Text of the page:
Moe Iba

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Henry "Moe" Iba Jr. (born May 31, 1939) is an American basketball coach. He coached the University of Memphis from 1966 to 1970, the University of Nebraska–Lincoln from 1980 to 1986, and Texas Christian University from 1987 to 1994.1

Iba graduated from Oklahoma State University in 1962. His father was Henry Iba, the legendary Oklahoma State coach who developed the motion offense.

Texas Western

During the 1965-66 basketball season, Iba was an assistant coach for Don Haskins at Texas Western. Texas Western won the NCAA Men's Basketball Championship.

This achievement was depicted in the film Glory Road and Iba was portrayed on screen by Evan Jones.

Career coaching

After college he got his first job as the freshman coach at Texas Western under Don Haskins. He was at Texas Western until 1966. After the '66 season, Moe was hired to coach Memphis State University replacing Dean Ehlers. A great recruiter, he recruited Larry Finch and Ronnie Robinson, two local Memphis legends to come to Memphis State. He was, however, let go after a 6-20 season in '69-'70 and never got to coach them on a collegiate level, but left his mark on the city when Gene Bartow took those recruits and added a few others and went to the NCAA finals in 1973. After leaving Memphis State, Moe got a position as an assistant coach at Nebraska and stayed in that position for 8 years. He was named acting head coach when Joe Cipriano became ill with cancer. He replaced Cipriano in 1980 and was head coach at Nebraska until 1986. Iba's teams there achieved 3 NITs and one NCAA bid, the only NCAA appearance in the school's history to that date. He was an assistant at Drake in 1986-1987 and was then hired at the head coach at TCU where he stayed until 1994. 2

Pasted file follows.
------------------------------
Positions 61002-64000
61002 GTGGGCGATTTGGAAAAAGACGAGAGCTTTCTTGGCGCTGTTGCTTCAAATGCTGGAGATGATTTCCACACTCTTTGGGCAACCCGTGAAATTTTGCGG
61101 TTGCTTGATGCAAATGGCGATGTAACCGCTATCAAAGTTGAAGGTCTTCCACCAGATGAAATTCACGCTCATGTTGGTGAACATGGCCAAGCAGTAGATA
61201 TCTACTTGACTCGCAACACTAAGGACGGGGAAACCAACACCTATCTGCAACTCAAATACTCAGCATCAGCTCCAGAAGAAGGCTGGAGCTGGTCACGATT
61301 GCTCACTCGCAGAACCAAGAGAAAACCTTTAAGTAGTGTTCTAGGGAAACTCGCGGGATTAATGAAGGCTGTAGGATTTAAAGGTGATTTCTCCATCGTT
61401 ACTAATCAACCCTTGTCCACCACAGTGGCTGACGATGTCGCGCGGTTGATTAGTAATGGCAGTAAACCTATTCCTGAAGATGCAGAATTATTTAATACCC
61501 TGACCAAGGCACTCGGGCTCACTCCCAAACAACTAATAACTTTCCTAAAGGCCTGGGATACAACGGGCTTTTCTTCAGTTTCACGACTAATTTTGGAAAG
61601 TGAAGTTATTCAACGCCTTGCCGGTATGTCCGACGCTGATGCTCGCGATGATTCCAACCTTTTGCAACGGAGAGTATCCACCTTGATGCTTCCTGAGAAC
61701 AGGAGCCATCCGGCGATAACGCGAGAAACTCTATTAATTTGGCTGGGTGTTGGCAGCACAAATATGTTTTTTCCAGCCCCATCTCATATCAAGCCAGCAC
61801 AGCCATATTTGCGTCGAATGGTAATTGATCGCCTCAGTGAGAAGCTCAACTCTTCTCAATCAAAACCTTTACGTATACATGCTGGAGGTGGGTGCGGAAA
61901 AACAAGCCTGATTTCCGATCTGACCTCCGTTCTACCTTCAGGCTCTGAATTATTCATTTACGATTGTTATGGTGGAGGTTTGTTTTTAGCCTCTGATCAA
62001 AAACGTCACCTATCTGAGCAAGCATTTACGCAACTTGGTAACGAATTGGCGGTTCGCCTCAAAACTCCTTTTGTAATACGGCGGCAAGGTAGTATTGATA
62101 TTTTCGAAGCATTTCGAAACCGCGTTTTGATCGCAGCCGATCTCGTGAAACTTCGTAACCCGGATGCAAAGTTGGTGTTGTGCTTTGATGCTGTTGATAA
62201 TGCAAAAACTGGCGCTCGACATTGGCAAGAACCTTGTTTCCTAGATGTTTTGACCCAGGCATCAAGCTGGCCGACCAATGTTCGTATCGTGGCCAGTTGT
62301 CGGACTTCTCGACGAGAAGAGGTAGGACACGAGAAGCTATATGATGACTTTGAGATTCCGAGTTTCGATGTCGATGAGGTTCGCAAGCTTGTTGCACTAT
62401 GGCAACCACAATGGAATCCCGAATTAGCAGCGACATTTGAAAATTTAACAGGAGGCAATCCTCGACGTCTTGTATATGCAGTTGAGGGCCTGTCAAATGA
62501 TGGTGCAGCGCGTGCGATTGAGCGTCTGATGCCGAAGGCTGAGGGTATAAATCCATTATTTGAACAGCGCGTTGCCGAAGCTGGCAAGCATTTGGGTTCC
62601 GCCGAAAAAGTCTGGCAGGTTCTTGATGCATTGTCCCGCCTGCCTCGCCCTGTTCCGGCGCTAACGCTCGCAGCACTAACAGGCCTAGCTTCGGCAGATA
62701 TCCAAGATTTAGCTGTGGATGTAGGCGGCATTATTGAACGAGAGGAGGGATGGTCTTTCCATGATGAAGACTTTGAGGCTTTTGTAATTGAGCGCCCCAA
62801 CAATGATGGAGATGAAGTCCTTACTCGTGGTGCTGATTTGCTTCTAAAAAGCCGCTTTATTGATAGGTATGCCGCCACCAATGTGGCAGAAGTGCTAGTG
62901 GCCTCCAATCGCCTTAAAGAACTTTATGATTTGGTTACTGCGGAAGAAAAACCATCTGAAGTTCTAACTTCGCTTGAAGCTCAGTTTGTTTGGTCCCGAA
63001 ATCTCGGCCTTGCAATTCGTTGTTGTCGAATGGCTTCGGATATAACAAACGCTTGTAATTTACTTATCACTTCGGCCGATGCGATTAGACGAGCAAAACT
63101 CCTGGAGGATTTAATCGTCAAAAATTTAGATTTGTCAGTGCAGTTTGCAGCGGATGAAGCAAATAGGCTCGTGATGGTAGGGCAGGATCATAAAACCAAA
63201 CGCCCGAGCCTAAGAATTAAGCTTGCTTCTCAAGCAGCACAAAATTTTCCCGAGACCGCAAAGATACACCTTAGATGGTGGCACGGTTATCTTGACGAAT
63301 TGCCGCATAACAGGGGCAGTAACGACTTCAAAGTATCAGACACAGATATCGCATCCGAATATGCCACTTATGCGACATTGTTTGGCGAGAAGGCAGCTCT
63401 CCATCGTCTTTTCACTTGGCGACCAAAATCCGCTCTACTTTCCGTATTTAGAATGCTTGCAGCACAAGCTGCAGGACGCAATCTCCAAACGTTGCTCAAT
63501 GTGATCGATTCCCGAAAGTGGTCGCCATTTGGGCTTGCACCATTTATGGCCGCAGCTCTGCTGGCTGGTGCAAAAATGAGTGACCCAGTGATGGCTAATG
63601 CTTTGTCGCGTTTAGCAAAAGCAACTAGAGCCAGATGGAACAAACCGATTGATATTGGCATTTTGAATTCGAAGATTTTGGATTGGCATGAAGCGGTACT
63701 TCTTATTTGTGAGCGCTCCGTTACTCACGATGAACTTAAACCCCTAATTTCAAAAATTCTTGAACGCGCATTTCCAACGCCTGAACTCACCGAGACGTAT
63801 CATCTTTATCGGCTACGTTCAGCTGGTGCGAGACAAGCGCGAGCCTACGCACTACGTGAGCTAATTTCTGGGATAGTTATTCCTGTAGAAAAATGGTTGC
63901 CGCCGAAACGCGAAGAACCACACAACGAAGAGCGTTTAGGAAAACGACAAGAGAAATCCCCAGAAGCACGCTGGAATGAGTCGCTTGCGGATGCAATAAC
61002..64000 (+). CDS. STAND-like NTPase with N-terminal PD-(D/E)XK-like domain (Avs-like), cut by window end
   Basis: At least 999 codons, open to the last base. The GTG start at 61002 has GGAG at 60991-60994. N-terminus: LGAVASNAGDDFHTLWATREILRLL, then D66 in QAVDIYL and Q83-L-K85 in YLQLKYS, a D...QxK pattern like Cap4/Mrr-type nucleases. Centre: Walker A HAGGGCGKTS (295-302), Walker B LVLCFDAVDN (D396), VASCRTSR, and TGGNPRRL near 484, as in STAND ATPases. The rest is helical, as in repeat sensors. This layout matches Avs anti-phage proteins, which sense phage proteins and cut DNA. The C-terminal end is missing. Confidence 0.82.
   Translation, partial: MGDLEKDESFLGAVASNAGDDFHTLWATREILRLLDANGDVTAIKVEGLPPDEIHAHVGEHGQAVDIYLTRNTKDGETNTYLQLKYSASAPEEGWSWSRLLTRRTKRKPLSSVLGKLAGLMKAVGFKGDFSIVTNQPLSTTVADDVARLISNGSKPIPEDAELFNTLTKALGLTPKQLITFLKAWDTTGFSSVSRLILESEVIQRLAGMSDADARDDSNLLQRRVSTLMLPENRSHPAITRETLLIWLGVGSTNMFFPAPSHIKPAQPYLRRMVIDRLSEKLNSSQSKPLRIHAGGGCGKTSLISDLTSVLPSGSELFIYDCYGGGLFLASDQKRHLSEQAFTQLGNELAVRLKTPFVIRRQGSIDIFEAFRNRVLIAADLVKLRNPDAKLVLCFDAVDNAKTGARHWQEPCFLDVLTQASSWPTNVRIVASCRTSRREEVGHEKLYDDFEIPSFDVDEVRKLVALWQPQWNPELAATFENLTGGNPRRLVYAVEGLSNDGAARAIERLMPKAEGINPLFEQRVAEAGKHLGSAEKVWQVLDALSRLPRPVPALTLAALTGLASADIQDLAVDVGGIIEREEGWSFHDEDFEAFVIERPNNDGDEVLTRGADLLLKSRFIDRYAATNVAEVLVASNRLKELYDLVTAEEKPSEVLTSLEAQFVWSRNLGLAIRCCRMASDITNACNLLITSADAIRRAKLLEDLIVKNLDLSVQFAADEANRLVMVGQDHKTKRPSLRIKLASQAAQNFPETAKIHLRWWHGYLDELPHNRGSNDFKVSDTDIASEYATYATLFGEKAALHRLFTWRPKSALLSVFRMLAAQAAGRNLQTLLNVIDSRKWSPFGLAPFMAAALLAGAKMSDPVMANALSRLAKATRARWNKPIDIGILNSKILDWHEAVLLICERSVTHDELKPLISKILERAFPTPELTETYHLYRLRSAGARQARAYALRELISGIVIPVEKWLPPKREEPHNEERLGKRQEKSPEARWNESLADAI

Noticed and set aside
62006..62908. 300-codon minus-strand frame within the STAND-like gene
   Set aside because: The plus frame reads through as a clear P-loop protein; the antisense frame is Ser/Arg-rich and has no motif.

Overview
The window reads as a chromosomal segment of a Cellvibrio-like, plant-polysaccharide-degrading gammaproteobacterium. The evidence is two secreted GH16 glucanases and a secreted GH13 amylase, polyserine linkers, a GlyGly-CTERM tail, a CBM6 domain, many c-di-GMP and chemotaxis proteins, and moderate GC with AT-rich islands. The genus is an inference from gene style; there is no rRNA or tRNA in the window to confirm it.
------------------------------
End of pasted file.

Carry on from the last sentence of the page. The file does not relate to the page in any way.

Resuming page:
Career record

  • Texas Christian (1987–1994) 96-108 (.471)
  • Nebraska (1980–1986) 106-71 (.599)
  • Memphis State (1966–1970) 37-65 (.363)

Overall: 3 teams, 17 seasons, 239-244 (.495)

References

  1. ^ Moe Iba coaching record. sports-reference.com
  2. ^ "Henry's son, Moe/It was natural for him to follow in dad's footsteps.", Houston Chronicle Archives, Jerry Wizig, Staff, 06/14/87.









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